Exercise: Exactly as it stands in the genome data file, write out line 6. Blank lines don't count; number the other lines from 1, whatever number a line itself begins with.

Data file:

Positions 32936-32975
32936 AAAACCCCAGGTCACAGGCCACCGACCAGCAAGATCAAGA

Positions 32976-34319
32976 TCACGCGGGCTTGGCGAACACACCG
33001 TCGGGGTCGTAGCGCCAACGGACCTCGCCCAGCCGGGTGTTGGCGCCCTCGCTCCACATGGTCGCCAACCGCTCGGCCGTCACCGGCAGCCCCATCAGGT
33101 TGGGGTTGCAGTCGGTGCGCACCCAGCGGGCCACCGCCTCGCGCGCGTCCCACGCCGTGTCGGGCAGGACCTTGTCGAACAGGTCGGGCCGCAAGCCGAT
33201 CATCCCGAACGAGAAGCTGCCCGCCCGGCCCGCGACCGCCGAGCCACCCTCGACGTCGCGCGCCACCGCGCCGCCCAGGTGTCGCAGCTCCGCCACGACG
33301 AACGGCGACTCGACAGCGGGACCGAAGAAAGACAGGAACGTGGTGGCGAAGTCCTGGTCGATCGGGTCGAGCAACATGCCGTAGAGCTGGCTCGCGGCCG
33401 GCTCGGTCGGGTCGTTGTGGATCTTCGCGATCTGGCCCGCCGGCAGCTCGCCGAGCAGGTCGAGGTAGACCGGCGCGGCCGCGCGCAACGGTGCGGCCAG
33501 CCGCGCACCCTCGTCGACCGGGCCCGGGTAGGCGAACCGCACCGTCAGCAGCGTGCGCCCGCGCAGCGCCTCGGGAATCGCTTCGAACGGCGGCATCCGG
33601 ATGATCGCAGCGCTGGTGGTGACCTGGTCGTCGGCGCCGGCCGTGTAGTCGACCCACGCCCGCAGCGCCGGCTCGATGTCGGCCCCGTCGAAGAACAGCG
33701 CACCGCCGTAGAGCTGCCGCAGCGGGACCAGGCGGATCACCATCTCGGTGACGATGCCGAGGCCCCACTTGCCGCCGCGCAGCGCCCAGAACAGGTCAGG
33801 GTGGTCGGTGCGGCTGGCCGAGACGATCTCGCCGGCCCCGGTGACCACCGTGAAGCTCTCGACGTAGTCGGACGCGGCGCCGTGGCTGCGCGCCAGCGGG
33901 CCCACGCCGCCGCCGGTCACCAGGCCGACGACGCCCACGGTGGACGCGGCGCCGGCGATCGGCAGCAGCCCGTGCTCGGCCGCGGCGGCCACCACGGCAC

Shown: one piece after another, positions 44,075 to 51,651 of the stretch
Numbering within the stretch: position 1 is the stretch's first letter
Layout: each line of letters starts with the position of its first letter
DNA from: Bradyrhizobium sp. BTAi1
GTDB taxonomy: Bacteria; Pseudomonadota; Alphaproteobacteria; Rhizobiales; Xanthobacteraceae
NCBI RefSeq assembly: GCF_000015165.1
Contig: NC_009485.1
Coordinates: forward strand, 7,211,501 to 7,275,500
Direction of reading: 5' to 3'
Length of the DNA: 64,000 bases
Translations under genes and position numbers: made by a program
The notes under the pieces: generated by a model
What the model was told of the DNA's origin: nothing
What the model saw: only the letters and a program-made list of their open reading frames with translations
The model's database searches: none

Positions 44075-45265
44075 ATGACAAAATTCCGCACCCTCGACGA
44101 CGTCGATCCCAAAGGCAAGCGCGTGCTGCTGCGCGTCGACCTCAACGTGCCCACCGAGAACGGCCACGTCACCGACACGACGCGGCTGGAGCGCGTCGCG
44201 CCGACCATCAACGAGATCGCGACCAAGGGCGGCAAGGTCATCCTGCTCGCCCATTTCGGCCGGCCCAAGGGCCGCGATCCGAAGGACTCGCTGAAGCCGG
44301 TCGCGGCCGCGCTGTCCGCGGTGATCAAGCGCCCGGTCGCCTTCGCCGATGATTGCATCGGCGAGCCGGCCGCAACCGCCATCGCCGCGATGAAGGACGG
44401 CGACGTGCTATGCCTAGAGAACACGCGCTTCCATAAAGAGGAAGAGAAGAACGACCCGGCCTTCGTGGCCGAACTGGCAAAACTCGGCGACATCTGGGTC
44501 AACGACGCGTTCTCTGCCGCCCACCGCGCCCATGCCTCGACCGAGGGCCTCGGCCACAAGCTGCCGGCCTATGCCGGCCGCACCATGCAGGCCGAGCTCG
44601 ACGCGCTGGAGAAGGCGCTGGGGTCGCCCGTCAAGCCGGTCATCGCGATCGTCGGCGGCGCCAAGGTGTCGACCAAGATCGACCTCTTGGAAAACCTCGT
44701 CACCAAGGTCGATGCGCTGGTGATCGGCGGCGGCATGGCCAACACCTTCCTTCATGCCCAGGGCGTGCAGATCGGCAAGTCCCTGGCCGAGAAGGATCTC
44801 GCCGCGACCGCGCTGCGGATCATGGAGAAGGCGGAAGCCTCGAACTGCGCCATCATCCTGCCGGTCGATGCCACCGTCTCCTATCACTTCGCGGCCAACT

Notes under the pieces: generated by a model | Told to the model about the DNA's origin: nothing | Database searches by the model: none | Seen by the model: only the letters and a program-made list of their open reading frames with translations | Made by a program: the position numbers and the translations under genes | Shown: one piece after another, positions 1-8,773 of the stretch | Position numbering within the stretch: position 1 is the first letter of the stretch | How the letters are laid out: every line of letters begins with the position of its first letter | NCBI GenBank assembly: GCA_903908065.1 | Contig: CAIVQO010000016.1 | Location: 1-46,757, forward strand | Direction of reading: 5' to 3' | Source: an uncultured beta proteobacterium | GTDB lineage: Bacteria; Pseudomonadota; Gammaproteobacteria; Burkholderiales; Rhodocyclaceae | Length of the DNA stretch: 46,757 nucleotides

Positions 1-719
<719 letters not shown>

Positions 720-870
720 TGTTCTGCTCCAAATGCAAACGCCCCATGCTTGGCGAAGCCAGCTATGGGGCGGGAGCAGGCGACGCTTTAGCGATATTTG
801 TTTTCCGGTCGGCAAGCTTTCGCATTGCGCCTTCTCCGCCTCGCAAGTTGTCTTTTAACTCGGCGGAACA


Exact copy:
33101 TGGGGTTGCAGTCGGTGCGCACCCAGCGGGCCACCGCCTCGCGCGCGTCCCACGCCGTGTCGGGCAGGACCTTGTCGAACAGGTCGGGCCGCAAGCCGAT